Sunday, September 07, 2008

Britain squanders pioneer work on organ transplants

Scientists have been exploring the use of animal organs, mainly from pigs, as a way of ending organ shortages. The procedure is called xenografts or xenotransplantation. For an overview and discussion of the pros and cons see the Wikipedia article.

From Times Online:

By Robert Winston

A new patient is put on a waiting list for a transplant somewhere in the developed world every 15 minutes. Only a few of these people will get a transplant, the rest will die with increasing incapacity. Worse still, far more patients needing transplantation will not even get on a waiting list.

People waiting with crippling heart disease cannot walk more than a few paces, or sleep properly because of severe breathlessness. Patients with kidney and liver failure are slow-poisoned, alleviated to some extent with artificial blood-cleaning machines. Most of them have a hugely restricted life.

People needing a new heart or liver are waiting for someone else to die - usually a violent death in a traffic accident. So my team at Hammersmith hospital in west London has been trying to modify pigs so their organs might save the lives of humans.

Why consider animal organs at all? Well, human-made devices such as mechanical hearts never work as well as biologically produced organs. And although huge publicity has been given to the idea of growing organs - culturing hearts or livers possibly from stem cells - this technology is still very primitive and is very unlikely to come to fruition in the next 20 or 30 years, if ever.

Pigs’ organs are the right size for human transplantation, and they work similarly to human organs. Of course this raises a moral problem, but it is much more ethical to use a pig to save a human life than to use it for relatively unnecessary meat eating.

And pigs for transplantation are kept in scrupulously humane circumstances and killed under proper anaesthesia.

The key challenge is introducing the right genes into pigs. These genes do not change the pig - it feels and looks entirely normal - but the genes change proteins on the surface of their organs so they will not be recognised as “foreign” by the human immune system after transplantation. Patients will still need to take drugs to prevent rejection, but the graft should be tolerated.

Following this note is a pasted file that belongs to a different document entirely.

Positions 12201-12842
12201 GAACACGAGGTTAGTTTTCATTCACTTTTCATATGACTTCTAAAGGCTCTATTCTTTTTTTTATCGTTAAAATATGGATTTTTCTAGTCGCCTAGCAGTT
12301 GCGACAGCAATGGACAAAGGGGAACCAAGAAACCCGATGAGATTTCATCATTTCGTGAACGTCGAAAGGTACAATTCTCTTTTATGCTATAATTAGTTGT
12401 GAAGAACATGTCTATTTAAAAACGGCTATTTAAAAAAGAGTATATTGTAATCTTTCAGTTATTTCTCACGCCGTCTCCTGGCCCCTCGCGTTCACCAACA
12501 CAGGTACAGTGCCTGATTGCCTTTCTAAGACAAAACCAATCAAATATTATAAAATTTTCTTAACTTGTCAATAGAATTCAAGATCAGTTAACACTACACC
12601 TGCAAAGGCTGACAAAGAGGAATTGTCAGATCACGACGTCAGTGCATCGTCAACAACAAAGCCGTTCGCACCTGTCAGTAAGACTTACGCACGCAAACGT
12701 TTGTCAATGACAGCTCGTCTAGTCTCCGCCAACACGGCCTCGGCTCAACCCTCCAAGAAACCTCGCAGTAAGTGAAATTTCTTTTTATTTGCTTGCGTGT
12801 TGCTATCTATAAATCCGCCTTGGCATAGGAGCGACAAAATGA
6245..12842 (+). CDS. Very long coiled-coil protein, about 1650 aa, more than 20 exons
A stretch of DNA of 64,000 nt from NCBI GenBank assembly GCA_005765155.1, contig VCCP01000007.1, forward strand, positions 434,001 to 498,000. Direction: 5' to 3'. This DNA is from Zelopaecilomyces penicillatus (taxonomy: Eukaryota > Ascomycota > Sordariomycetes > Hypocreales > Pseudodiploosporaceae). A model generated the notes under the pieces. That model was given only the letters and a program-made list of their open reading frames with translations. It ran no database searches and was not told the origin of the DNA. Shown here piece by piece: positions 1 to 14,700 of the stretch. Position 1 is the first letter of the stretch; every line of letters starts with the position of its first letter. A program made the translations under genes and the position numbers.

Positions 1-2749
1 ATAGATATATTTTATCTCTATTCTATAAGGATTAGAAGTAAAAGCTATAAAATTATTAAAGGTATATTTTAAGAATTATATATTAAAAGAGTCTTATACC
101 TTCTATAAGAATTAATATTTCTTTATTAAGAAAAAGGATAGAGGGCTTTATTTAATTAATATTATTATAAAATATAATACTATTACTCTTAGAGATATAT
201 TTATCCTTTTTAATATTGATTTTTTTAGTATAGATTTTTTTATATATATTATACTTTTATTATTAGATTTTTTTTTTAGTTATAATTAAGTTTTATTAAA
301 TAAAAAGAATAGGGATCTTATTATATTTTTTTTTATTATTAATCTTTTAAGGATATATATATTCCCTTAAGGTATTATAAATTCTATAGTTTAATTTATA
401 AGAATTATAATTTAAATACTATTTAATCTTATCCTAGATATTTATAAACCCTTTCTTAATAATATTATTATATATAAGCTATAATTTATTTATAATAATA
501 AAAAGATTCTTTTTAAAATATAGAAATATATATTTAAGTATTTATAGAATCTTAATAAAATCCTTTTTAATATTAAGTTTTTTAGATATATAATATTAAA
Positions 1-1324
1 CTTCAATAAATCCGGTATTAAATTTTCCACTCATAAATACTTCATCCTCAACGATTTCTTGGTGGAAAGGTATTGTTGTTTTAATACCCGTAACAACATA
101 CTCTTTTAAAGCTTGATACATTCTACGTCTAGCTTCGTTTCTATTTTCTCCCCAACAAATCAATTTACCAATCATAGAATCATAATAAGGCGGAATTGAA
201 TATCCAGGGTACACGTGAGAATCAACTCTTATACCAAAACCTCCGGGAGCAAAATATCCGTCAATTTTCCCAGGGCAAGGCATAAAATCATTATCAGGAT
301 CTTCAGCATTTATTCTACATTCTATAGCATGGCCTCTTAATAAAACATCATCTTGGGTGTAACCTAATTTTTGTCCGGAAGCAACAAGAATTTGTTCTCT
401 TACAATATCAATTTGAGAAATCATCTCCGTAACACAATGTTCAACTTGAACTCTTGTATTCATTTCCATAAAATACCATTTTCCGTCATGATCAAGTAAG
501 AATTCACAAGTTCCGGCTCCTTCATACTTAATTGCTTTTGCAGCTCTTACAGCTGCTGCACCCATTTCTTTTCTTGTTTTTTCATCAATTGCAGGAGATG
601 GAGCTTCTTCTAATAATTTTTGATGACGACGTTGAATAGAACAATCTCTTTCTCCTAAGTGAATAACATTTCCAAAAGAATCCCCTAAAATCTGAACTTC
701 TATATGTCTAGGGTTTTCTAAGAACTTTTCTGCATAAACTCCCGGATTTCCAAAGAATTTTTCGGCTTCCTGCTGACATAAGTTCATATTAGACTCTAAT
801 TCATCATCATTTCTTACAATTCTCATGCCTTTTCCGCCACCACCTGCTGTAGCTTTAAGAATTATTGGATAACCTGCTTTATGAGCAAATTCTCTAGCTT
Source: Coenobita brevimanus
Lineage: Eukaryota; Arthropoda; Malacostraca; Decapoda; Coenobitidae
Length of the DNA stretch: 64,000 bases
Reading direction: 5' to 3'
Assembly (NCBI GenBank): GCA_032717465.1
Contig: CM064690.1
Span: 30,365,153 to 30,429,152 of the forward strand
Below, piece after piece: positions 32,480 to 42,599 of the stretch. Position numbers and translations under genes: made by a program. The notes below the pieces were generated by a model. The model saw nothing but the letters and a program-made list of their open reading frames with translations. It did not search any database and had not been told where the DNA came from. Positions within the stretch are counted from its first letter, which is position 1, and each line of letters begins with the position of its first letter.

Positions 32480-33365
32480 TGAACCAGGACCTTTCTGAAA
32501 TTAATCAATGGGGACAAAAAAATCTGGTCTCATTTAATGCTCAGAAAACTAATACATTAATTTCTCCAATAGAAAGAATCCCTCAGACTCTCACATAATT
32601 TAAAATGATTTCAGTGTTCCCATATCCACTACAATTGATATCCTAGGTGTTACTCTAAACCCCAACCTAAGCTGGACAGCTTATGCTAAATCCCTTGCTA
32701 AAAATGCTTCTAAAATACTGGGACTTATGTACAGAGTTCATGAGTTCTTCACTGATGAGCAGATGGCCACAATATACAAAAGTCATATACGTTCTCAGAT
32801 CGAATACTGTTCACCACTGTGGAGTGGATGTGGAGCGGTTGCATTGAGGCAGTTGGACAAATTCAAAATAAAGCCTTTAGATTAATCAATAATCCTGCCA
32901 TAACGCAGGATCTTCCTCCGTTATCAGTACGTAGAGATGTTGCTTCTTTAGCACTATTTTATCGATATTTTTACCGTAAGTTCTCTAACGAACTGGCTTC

One problem is that it is hard to get new genes into large animals. The technology works in mice, but is still inefficient and requires hundreds of mouse embryos to get the occasional successful “transgenic” - an animal carrying the genes needed. Obtaining embryos in large animals is excessively difficult and sometimes the surgery may not be as humane.

My colleague Carol Readhead, a scientist from California, and I hit on a drunken idea over a bottle of good burgundy a few years ago. Pigs’ embryos are difficult to harvest, but pigs produce copious semen. This is not something you may want to know over breakfast, but the average male pig produces a large cupful with each ejaculation - carrying perhaps 1 billion sperm.

Our drunken idea was to introduce the genes we needed into the sperm. Whenever the pig mated, the egg would fertilise naturally and any embryo would carry the genes. A simple injection of our gene product into the testicle of a piglet is all that is needed. As the male pig grows, it will continue to produce many modified sperm for years. And this single injection, under local or general anaesthetic, is painless.

One problem with animal organ transplants that has raised public concern is that animals such as pigs harbour viruses that could infect any human organ recipient. Some of these viruses might cause terrible diseases such as cancer. And another possibility is that viruses from pigs, once established in humans, might go on to infect many members of the population.

However, there are likely to be several strategies to minimise the risk. First, the evidence suggesting it may be possible to breed virus-free pigs. Similarly vaccines might be developed that could prevent any viruses taking hold in humans. And we also have evidence that pig viruses have not necessarily caused problems when pig tissues have been transplanted into other species. Pig valves are widely used in heart surgery without ill effects.

This technology is important for human medicine. As a bonus, it carries huge commercial opportunities if we develop and export it around the world. However, it has been difficult to pursue the research in the UK. Getting a Home Office licence to experiment with just six pigs took nearly two years with successive delays, even though the pigs do not suffer.

And having got pigs producing transgenic sperm, we were informed we could not mate them because of some Department for Environment, Food and Rural Affairs and European Union regulations. We are not even permitted to do postmortems on the pigs, so we cannot prove we have been successful. Years of work, and investment, have been mostly wasted. And we have had to say a sad goodbye to our committed scientific team.

In the present commercial climate it is difficult to get further UK funding, so the experiment will move to the States. Our US friends will benefit from our technology and yet another British innovation will be jeopardised; the income we might have generated for Britain will be lost. If we wish to ensure that we are in the forefront to alleviate suffering, we must avoid needless bureaucracy when developing important technological advances.

Lord Winston is a leading fertility consultant and broadcaster.

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